That “I can’t believe he did that” moment?
Well let me tell you more.
A friend was going to mount a metal bracket on his boat.
No big’gy there BUT he was having to drill into some serious thickness of mild steel (8mm) AND make a precision job of it.
We’re talking a 12 mm hole with a tolerance of accuracy of only 0.5 mm or 20 thou (thousands of an inch).
Tools he had to hand.
A Battery powered hand drill.
Variable speed on the trigger 0-300 rpm.
And a small set of HSS drills.
That’s it, nothing else in his tool kit.
First I knew about it was he came a calling for some oil to lubricate the drill bit. So I sort of invited myself along to see how he was going to achieve the task.
His intention was to slap the pre-drilled bracket onto the metal, hold it by hand, and prepare to drill with the 12 mm drill bit fitted. (Cringe)
What about marking out the holes first?
Nope, happy to drill using the bracket as his template.
Aren’t you going to clamp the bracket?
Nope because I’m only using it as a guide and not drilling into it.
There was more, well worthy of a shed load of cringing, but by now I’m gently stepping backwards as he revved the hand drill and was positioning himself to start drilling in one go with the 12mm (½”) drill bit.
Umm, spectacular would be one word to describe what happened next as the drill bit into the base metal, skated a little, which caused it to bite into pre-drilled bracket AND SPUN EVERYTHING.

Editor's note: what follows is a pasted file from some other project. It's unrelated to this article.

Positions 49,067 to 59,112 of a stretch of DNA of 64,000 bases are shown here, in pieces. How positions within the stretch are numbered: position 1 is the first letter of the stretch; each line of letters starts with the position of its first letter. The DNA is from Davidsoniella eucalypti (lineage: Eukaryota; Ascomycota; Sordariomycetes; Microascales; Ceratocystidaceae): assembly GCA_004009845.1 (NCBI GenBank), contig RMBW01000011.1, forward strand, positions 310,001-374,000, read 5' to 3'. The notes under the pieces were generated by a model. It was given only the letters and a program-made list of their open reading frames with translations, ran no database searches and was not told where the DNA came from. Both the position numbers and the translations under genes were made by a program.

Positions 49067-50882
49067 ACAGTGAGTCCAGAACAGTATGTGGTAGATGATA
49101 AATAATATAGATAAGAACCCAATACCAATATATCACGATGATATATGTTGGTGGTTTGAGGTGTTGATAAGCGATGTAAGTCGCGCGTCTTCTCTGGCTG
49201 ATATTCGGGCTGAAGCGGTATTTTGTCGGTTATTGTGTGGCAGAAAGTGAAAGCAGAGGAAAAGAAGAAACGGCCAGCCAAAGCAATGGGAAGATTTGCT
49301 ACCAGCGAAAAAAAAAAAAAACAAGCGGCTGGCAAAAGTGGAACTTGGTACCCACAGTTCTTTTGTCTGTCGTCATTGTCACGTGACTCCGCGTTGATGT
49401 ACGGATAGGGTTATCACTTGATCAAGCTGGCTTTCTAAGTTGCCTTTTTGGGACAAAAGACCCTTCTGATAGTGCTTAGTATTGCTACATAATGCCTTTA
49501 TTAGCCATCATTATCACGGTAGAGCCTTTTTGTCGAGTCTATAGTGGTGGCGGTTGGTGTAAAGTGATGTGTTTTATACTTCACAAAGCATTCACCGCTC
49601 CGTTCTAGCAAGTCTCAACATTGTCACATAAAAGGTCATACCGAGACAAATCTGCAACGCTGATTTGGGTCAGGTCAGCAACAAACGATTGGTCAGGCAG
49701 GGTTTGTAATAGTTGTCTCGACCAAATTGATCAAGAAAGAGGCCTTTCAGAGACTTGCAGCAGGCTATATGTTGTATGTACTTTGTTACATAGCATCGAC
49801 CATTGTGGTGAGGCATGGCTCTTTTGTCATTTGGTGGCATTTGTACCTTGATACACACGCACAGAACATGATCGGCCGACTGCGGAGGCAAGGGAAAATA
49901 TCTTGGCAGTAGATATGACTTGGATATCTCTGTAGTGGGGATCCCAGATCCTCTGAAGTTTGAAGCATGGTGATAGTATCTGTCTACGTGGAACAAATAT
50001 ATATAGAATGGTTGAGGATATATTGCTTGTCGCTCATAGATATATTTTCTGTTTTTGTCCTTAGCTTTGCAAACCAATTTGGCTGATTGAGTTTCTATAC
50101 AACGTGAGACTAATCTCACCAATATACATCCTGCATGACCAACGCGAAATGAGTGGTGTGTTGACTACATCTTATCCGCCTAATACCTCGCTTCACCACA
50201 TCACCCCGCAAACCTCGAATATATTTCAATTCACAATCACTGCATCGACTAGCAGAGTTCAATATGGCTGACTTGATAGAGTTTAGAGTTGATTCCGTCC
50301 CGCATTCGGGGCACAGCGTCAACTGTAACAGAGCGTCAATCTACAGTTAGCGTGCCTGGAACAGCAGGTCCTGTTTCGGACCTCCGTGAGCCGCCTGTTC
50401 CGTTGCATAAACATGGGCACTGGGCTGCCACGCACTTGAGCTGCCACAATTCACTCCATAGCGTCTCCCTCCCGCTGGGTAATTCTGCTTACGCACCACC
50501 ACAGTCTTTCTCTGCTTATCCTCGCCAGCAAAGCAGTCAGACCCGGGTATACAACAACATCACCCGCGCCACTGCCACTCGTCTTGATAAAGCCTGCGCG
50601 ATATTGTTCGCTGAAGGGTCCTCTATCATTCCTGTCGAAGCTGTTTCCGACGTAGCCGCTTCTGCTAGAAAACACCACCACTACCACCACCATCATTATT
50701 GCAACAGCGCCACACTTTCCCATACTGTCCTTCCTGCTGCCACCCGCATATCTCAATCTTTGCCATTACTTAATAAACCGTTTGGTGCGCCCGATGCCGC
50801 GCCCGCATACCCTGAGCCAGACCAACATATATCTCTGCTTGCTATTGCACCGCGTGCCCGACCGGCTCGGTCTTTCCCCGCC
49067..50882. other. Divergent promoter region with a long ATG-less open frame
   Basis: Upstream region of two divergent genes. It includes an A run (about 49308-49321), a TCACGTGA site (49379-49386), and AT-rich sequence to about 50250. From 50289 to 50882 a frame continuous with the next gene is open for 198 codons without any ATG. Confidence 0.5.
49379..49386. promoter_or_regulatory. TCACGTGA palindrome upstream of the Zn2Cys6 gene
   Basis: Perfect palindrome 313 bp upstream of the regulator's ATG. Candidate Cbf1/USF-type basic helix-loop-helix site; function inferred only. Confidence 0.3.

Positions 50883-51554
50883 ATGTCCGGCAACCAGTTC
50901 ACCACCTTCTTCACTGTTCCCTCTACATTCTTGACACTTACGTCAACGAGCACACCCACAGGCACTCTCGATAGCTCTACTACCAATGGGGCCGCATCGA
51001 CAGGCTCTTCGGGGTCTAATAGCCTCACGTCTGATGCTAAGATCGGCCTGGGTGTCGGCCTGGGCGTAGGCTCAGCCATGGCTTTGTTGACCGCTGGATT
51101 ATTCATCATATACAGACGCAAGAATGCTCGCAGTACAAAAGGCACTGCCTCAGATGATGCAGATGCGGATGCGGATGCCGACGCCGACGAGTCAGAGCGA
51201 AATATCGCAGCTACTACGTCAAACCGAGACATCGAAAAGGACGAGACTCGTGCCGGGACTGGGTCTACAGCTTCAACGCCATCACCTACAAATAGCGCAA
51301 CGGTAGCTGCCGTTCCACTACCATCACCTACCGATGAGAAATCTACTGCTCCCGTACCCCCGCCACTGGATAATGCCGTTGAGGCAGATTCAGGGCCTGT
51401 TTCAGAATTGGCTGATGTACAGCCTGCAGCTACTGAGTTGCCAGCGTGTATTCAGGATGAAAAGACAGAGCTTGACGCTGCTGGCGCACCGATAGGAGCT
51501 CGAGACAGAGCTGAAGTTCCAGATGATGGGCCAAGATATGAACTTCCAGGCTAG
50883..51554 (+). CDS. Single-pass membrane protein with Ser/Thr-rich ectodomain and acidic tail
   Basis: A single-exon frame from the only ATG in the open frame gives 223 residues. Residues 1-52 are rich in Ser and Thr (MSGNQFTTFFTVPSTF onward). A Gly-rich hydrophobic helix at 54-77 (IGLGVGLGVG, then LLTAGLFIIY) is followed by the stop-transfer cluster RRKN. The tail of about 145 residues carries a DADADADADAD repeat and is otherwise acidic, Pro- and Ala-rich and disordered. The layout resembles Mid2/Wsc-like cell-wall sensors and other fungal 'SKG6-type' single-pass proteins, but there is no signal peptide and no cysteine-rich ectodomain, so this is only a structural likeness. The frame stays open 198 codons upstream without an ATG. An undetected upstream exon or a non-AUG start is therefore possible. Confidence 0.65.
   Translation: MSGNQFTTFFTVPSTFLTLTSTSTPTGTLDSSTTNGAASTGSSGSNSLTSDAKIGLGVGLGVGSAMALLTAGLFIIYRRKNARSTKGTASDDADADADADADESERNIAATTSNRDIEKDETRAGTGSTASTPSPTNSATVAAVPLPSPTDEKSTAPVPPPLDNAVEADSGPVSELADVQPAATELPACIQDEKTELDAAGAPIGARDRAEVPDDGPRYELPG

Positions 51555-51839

Meanwhile I’m taking two more steps backwards stopping just in time as I’d forgotten I was on a pontoon and not dry land aka next step, I get wet!
OK, no one got hurt much i.e. he needed a plaster or two but having had my full years quota of “Cringing” in one hit, and remembering SWMBO had just increased our life insurance cover, I gently took the drill off him i.e. “Give me that sodding thing before you kill someone!” and sent him off to first aid his hand.
Remember this is no big task so I got my tool kit (still retaining a VERY tight hold on his drill) and marked out with one of those things called a pencil the position of the bracket and the holes.
The problem is the hand drill though as every drilled holes ends up slightly larger than the diameter of the drill’s size. For instance, a l/4-inch twist drill will produce a hole that may be several thousandths of an inch larger than l/4-inch. this difference in a workshop is caused by a few things:
- The size of the twist drill
- The manufacturing quality of the drill bit
- The accuracy of the drill chuck (build and when spinning)
- The drilling speed
- The accuracy and rigidity of the drilling machine,
- And how well the work is clamped.
Only we’ve got a hand drill, a swaying boat, and not a lot of other equipment.
So I auto-punched the center of the desired holes, removed everything and drilled my first of 4 pilot holes.
Only why use pilot holes and what size would you have drilled your pilot holes?
Look at these drill bit points.